In November 1998, a theater group from New York arrived in Laramie, a town reeling after a brutal murder.
The Tectonic Theater Project eventually would create “The Laramie Project,” which examined how Wyoming reacted to the killing of Matthew Shepard. The play would go on to be performed at schools and theaters around the world.
But the group had no plans of writing a play when they visited Wyoming to talk with community members after Shepard’s death, said Leigh Fondakowski, head writer of “The Laramie Project.” The gay 21-year-old University of Wyoming student died Oct. 12, 1998, after two men beat him and left him tied to a fence outside Laramie. The murder caught the attention of people around the world.
“What was happening with Matthew was the first anti-gay hate crime in American history that people took such notice of,” she said. “People are murdered every single day, all the time, every year. But nobody ever stood up and said this is wrong. So it was this watershed moment in American history.”
So writers and actors arrived with a question: “Do we as theater artists have a role to play in this incredible conversation that’s happening?”
The company visited the town through the year after Shepard’s death and wrote “The Laramie Project” from more than 200 interviews. They thought they’d perform it and that would be the end of it. Instead, the play continues to be performed around the country.
“It was a complete shock that others started to do ‘The Laramie Project,’” Fondakowski said. “And it’s been a complete shock that it’s had such a lasting impact and that it continues to have such an impact.”
“The Laramie Project” is arguably the most recognizable work inspired by Shepard’s death. But it’s only one of many. Shepard’s death has sparked two decades of art — from music to plays and poetry to film.
“Art ... goes way beyond ideology and goes into what is real, and what is transcendent and what is beautiful and what is meaningful and what is resonant as human beings,” Fondakowski said.
Facets of expression
Artists have used theater, paintings, sculpture, film, books, poetry, music and even teddy bears to examine Shepard’s story.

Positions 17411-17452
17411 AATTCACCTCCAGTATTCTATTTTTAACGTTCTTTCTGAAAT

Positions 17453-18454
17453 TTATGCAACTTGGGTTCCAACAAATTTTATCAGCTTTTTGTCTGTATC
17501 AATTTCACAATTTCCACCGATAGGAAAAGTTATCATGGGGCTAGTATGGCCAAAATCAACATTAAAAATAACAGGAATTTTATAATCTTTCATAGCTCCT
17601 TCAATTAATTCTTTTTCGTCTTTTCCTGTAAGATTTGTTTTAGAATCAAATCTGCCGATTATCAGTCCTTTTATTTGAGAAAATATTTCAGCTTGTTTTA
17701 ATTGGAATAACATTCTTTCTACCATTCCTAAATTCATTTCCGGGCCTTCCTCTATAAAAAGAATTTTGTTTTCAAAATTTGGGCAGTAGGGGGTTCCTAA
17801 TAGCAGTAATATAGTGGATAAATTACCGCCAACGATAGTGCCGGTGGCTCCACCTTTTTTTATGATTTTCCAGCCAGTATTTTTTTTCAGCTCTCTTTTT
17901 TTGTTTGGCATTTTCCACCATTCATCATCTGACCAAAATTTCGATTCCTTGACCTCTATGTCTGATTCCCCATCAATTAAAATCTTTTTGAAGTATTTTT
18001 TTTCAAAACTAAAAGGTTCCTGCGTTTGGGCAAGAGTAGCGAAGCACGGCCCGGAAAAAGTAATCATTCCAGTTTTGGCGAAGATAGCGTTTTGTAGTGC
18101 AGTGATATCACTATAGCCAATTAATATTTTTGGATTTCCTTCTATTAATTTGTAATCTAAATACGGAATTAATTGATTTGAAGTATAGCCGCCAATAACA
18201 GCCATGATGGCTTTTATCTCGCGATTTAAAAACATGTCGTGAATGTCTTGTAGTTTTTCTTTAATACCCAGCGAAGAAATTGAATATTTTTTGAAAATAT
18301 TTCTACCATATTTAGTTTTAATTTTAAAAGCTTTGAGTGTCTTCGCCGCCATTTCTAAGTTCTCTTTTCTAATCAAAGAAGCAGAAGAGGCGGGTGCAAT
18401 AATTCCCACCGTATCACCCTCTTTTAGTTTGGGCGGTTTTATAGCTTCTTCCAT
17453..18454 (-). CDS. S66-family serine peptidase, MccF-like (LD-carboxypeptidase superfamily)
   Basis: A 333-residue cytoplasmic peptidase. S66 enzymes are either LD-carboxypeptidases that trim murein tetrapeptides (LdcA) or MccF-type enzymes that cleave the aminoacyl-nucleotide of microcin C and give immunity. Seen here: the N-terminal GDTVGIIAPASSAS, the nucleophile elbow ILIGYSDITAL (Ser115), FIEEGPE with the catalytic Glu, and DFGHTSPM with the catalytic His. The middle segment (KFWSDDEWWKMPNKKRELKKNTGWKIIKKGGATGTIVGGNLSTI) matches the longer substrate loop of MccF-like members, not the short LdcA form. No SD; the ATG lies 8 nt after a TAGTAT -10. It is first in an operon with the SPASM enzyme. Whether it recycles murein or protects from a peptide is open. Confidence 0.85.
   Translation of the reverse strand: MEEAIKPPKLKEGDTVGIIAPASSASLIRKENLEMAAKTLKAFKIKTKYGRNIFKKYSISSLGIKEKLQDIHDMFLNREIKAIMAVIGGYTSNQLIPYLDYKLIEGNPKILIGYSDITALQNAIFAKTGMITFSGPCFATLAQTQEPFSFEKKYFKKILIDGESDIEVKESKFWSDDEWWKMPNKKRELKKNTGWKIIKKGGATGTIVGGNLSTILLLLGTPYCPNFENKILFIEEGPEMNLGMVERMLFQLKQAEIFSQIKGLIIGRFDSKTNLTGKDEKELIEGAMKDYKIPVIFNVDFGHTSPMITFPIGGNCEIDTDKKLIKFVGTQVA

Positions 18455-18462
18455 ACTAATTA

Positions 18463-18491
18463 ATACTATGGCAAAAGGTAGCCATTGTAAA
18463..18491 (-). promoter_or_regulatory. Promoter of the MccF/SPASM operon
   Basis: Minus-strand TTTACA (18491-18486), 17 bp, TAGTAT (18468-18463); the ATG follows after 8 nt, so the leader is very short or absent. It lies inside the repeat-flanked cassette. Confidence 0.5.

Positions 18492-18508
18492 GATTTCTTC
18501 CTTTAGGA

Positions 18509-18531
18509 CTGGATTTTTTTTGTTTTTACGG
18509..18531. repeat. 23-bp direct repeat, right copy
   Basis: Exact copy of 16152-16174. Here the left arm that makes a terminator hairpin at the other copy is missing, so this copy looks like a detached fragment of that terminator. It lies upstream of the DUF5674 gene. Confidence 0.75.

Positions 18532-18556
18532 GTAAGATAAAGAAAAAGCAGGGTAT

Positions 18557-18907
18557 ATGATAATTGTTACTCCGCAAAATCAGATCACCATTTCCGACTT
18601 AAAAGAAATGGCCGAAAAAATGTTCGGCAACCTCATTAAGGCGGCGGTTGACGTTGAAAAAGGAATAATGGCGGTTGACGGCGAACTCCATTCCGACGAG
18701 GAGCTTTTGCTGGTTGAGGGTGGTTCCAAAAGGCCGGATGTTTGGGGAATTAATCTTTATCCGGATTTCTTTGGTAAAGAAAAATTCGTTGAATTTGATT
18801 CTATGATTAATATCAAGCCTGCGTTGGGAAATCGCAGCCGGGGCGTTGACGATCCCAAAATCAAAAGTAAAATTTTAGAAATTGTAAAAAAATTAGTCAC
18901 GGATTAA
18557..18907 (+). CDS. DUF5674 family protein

“The Laramie Project” tells a story of the community through its own words. The theater team returned a decade later for a short epilogue, but wrote a second full-length play, “The Laramie Project: 10 Years Later.”
Another work exploring the community response is the film “Laramie Inside Out,” by Beverly Seckinger, which she created shortly after the murder in her hometown. As an out professor from Laramie who supports and mentors LGBTQ students at the University of Arizona, she felt she had a role to play.
There was also a “ride to the rescue” feeling, she said, to defend her oft-vilified community and university and explore the heart of Laramie herself. “I had to go see for myself,” as she says in the film.
“It’s really about how this event affected all these other people and the town as a whole,” Seckinger said. “So I guess I felt the need to work this out, make sense of it and ultimately say something as a person from Laramie.”
While Seckinger set out to tell Laramie’s side of the story, Michele Josue wanted the world to see who Shepard, her friend, really was as a person. The result was the Emmy-winning film “Matt Shepard is a Friend of Mine.”
She and Shepard had become friends in theater at the Swiss boarding school they attended while his parents lived in Saudi Arabia. She was devastated by his death and rarely talked about him until she started working on the film more than a decade later.
“I feel like in the immediate aftermath of his death and several years after he was elevated to being this very iconic public figure, almost mythical in a way, who was without flaws or any dimension really,” she said. “And I, having known him and loved him as a close friend, felt that it was this tragedy that the world was missing out on his humanity, that they weren’t able to see that he was so much than a victim, so much more than what happened to him.”
Another work that focuses on Shepard as a person is “Considering Matthew Shepard,” a concert-length, three-part fusion oratorio that Craig Hella Johnson wrote for his Grammy-winning choral group, Conspirare.
The piece incorporates works of poetry and Shepard’s journals, which audiences can read in his own handwriting on a screen above. The group performed the 2016 composition as part of the Matthew Shepard Memorial Group’s 20th anniversary events at the University of Wyoming.
Shepard’s story has inspired several films, including the TV movie “The Matthew Shepard Story,” which garnered an Emmy for Stockard Channing’s performance as Judy Shepard.
A vast number of songs have been written about or dedicated to Shepard, including Elton John’s “American Triangle,” Melissa Etheridge’s “Scarecrow,” Cyndi Lauper’s “Above the Clouds” and “Jesus is on the Wire” written by Thea Hopkins and recorded by Peter, Paul and Mary.
Among the earliest was Randi Driscoll‘s “What Matters,” which she penned just days after seeing a photo of Shepard’s parents at his funeral.